1. Customer Retention Costs (CRC): This is a big one when it comes to justifying your budget to your CEO and CFO. It’s also a great metric to gauge exactly how much ROI you’re getting on every dollar you spend on Customer Success. At its most basic level, it’s simply the total cost of retaining, renewing, engaging, upselling and cross-selling your customers divided by your Annual Recurring Revenue (ARR). Ideally, this number would be as small a fraction as possible. If it’s greater than one, you have a big problem. Unfortunately, the total cost of retention can get pretty complicated to parse considering how intertwined retention is with every department in your company.
  2. Net Promoter Score (NPS): NPS, aka “The Ultimate Question” is very well-known in the Customer Success world, and hopefully you’re familiar with it by now. If not, it’s basically a very short survey you send out to your customers asking them how likely they are to recommend your company or product to a friend, colleague or associate. The bottom line is that it works - demonstrably. CCO after CCO at the Summit advocated using NPS as a cornerstone metric. If you’re not using NPS, you need to start. Our Customer Success Evangelist Lincoln Murphy wrote a phenomenal post all about NPS and how to hack the survey to dramatically boost your growth.
  3. Net Expansion Rate (NER): This was the metric that had many Customer Success Executives furiously scribbling at their notepads. It basically measures how your ARR is growing over a given period of time. Here’s a photo of the equation drawn on a flipchart: net-expansion-rate-flipchart Essentially, you just take the Beginning ARR, subtract customer losses and downgrades to get Retained ARR. Then add expansions through uplift, upsell and cross-sell to calculate your Ending ARR. The delta between Beginning ARR and Ending ARR is your Net Expansion Rate (NER). One of the critical functions of a CSM team is expanding your customer base through uplift, upsell, and cross-sell. It’s just as important as cutting churn. This formula lets you measure how successfully your team is doing just those things. It gives greater insight into your ARR as it relates specifically to Customer Success.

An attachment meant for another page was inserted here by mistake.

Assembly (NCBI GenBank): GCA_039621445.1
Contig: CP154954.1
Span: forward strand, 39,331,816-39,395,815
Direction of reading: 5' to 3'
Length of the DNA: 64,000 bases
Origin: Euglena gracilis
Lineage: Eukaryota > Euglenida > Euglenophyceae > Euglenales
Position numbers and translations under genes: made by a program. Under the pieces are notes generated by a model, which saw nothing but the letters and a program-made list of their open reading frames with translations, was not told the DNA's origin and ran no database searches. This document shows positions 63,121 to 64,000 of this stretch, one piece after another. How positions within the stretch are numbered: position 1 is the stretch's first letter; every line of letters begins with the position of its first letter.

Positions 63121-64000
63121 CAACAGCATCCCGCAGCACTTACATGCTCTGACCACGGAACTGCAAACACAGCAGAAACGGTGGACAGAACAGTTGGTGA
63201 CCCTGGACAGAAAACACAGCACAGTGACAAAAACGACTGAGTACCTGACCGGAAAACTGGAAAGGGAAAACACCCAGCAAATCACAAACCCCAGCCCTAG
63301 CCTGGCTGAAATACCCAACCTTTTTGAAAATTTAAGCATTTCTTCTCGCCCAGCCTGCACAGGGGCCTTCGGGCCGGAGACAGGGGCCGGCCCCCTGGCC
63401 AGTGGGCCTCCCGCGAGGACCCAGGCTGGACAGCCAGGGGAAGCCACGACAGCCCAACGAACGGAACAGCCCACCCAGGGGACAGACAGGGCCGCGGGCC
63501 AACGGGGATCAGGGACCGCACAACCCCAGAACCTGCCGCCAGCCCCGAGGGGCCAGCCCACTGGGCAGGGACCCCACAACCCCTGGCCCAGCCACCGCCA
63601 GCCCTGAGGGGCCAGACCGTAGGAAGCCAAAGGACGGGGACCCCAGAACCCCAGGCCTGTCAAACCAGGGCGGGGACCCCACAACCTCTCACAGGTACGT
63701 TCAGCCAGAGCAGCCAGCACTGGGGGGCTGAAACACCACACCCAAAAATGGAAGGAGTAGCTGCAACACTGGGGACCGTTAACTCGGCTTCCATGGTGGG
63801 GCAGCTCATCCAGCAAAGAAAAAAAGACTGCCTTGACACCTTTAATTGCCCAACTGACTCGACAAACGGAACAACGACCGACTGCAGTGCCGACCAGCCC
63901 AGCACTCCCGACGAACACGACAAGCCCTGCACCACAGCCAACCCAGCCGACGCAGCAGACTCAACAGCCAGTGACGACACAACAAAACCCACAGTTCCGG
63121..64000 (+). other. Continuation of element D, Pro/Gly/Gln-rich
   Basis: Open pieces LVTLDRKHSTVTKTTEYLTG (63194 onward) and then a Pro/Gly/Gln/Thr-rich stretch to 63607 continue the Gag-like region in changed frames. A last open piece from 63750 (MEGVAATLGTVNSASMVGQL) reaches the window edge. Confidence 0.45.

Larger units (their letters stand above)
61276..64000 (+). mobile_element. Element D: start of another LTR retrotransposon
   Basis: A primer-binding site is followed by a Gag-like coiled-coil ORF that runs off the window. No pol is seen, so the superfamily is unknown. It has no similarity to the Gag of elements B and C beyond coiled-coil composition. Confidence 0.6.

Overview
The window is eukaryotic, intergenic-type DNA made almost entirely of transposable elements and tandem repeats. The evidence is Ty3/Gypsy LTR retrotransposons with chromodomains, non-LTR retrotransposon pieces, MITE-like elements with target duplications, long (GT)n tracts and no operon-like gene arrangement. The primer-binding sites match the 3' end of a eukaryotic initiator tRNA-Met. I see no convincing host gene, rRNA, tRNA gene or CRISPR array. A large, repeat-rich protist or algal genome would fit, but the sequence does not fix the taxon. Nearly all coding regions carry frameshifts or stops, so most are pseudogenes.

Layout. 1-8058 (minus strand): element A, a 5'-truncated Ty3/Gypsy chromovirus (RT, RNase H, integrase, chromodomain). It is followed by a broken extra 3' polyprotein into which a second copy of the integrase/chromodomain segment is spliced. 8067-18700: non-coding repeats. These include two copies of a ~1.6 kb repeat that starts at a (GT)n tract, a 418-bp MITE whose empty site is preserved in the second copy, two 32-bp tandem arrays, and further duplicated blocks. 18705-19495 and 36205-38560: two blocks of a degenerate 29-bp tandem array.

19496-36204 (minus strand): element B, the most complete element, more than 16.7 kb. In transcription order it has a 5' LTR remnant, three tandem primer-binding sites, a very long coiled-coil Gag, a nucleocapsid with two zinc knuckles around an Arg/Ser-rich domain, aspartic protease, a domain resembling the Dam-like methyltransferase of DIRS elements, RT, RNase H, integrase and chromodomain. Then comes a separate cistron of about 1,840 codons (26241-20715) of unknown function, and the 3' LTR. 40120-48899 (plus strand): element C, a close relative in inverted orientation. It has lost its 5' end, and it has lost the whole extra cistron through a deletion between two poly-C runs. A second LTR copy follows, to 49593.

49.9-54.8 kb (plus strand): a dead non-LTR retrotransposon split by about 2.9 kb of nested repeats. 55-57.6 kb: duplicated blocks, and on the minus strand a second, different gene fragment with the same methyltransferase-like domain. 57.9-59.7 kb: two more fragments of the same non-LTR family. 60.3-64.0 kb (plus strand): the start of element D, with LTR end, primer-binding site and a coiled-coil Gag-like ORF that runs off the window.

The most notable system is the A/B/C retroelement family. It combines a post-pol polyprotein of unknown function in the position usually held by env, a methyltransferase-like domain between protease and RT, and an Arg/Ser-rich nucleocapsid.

Naturally, there are many more figures you should be looking closely at. We have a very handy Essential Guide to Business Metrics you should check out to learn more about the most fundamental numbers in the Customer Success movement.

Like any emergent field, Customer Success will crystallize over time. Firing practices may never be standardized across the industry, but they will become clearer as the movement becomes more defined. What’s most important is that we stay true to our core values: we’re all about the customer. When it comes to the dirty business of choosing to let people go, that means taking into consideration the relationships each CSM has built over years. That’s obviously not so easy to replace, and needs to be a major factor in the decision. Ultimately, Customer Success benchmarks must continue to become a nuanced blend of the cold, hard numbers and the living, breathing customer relationships the CSM is cultivating.

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Matthew Klassen Head of Creative Head of Creative